what hath light to do with…philosophy?

A long time ago, in a far away galaxy – I used to devour philosophical treatises like they were my very food. Since the Lord Jesus has gotten a hold of me, however, all that’s changed. This means that the bookshelves that once such dear classics to me as Critique of Pure Reason, Difference and Repetition, and Writing and Difference are now being filled with Institutes of the Christian Religion, Predestination, Evidence for Christianity, and City of God.

I’ve been trying to clean out the old philosophical junk and move in some good theologians, but an old friend of mine called me some time ago and told me that he had some of my old books and that he wanted me to have them.  So he brought them to me. And now…well…now I don’t know what to do with them. I considered half.com or ebay.com, but looking through the books I realized that I had virtually ravaged every margin with tiny seas of criticisms, expletives (remember this was before the Lord found me ;), highlighting and emoticons that served as shorthand symbols for my great and profound thoughts (lol).

I remember enjoying these authors at the time, but now things are different. They really don’t have much to offer me. I see Christ as the knowledge and wisdom of God, in whom are hidden all treasures of knowledge and wisdom. I’ve found that in His physical life, death and resurrection are the concrete answer to all of my previous abstract questions. Christ truly is the Logos, the Reason/Logic/Rationality of God. [Amen]

Therefore, the authors I now have in my possession again don’t really seem to have utility. What use do I have of books like Madness and Civilization, Matter and Memory, Time and Freewill, Creative Evolution, Truth and Existence, “God, Death And Time,” The Blue and Brown Books, Entre Nous: The Thinking of the Other, Hegel (by Raymond Plant), Wittgenstein and Psychoanalysis, and The Democratic Paradox?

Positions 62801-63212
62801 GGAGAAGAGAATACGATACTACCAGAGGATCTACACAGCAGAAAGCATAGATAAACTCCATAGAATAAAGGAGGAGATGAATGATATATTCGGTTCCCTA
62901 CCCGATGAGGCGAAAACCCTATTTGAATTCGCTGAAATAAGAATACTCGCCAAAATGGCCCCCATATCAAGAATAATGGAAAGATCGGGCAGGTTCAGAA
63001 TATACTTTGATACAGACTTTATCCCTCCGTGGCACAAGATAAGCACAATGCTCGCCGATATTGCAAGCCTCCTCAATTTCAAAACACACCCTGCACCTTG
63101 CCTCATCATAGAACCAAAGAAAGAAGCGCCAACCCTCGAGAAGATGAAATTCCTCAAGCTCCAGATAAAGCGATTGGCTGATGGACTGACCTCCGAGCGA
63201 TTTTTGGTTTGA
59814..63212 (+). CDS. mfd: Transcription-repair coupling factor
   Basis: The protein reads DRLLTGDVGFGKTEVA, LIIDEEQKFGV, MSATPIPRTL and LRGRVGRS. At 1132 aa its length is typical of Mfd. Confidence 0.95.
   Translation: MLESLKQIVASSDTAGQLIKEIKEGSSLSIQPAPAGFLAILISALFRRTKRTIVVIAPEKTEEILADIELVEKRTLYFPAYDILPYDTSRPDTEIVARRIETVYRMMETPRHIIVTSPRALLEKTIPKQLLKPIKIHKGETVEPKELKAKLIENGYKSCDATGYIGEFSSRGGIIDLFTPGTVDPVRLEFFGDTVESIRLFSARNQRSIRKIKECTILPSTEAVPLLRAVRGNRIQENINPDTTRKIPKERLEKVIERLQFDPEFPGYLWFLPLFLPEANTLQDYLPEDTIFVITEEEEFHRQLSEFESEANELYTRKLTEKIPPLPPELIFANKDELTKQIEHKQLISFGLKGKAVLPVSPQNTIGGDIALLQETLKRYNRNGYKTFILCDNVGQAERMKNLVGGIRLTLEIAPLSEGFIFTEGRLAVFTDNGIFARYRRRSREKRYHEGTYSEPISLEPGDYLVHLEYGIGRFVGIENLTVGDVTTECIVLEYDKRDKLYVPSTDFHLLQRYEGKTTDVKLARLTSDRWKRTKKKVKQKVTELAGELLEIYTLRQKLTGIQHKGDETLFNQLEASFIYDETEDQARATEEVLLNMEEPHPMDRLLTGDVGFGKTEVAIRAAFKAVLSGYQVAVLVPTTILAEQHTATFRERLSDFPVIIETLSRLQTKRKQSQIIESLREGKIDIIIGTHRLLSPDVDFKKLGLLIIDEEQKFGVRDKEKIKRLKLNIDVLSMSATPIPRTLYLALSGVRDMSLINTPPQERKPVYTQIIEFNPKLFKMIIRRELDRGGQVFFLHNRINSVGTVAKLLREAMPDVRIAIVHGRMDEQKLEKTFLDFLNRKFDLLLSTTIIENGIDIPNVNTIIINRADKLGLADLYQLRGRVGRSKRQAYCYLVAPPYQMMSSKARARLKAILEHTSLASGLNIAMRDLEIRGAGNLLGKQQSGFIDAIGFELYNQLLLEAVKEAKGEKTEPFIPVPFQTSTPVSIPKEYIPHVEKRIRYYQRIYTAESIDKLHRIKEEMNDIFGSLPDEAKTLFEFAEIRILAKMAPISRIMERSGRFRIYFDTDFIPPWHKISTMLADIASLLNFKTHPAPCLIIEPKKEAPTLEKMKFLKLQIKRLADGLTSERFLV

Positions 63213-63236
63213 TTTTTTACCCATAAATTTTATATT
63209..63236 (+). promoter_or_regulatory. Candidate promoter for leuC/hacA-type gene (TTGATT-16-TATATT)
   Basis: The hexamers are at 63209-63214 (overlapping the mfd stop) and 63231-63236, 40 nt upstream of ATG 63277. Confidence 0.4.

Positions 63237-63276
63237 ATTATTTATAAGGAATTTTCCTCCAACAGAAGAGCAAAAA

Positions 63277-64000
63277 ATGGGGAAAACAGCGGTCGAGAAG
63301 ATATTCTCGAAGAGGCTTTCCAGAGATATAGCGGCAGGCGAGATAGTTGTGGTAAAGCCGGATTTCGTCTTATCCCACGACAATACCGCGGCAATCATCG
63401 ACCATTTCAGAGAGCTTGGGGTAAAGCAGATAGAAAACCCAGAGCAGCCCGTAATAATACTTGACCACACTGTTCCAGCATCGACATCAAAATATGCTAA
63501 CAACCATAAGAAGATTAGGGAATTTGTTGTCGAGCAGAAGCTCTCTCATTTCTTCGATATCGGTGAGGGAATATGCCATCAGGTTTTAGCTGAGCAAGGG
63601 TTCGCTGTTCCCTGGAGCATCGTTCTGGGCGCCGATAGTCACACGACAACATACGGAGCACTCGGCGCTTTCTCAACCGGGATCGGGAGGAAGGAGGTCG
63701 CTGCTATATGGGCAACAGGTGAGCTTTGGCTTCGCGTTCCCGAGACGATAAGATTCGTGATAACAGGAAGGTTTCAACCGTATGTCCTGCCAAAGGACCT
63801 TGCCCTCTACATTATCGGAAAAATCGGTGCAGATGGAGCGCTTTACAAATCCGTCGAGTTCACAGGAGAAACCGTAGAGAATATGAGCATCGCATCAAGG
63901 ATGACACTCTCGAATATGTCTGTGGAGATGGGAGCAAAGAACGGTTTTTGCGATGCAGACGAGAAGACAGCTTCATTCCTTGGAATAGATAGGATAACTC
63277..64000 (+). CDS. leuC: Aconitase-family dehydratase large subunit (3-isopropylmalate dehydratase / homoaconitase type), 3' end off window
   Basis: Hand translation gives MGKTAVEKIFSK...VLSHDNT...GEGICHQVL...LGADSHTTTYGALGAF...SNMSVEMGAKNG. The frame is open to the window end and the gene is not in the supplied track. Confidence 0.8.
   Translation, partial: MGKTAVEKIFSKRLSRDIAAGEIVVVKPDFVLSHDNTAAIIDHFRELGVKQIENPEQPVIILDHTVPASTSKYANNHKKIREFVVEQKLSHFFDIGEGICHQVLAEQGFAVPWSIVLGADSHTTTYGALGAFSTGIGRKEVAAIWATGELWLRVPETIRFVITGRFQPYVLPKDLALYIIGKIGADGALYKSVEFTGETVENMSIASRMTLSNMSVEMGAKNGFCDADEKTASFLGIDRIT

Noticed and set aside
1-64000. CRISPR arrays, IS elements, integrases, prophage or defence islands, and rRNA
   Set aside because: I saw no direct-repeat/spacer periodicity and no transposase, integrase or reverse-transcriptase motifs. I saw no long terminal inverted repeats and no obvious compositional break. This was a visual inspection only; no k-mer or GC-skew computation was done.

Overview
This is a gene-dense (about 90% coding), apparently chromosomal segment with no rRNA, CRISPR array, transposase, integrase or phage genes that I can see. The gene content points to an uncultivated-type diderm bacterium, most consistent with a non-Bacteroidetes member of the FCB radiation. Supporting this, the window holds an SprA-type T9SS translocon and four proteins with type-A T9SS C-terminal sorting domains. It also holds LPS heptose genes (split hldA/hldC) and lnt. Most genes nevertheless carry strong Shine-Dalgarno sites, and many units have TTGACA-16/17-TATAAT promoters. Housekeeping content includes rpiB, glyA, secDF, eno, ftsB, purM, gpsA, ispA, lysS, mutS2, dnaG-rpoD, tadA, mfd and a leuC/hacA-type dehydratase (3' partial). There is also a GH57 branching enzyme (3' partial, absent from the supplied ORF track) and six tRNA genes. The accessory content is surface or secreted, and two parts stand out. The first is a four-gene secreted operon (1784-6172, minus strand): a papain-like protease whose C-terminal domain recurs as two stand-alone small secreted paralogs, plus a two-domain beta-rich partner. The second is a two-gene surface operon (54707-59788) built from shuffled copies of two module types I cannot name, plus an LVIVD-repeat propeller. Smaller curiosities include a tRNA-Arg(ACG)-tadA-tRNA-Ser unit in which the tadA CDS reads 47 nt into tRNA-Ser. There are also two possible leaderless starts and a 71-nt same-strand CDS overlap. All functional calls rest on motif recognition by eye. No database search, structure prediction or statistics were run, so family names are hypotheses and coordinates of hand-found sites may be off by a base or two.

I see none.

Do I burn the books as a burnt offering? Or do I read them in light of the truth of the God’s Word and acknowledge their occasional bursts of insight and take notes on their theologically antagonistic aims and speculative forays?

Meh.

The appearance of these books is timely, as I’m trying to see where the Lord would have me go to school, and what it is He would have me study. And it forces me to really consider a number of practical things related to my decision.

I guess the question at the root of this is: To what extent should we as Christians engage with philosophical discourses?

-h.

Advertisements

4 thoughts on “what hath light to do with…philosophy?

  1. Joseph Torres says:

    H, hold the doctrine of common grace close to your heart. Are the majority of those authors suppressors of the truth? Yep. Nonetheless, the truth does break out (even against the wishes of said authors).

    Remember that wonderful quote from Calvin:

    *Whenever we come upon these matters in secular writers, let that admirable light of truth shining in them teach us that the mind of man, though fallen and perverted from its wholeness, is nevertheless clothed and ornamented with God’s excellent gifts. If we regard the Spirit of God as the sole foundation of truth, we shall neither reject the truth itself, nor despise it wherever it shall appear, unless we wish to dishonor the Spirit of God.*
    – John Calvin, The Institutes of the Christian Religion 2. 2. 15

    On another note, if you don’t want your Derrida books, I’ll take them! ;)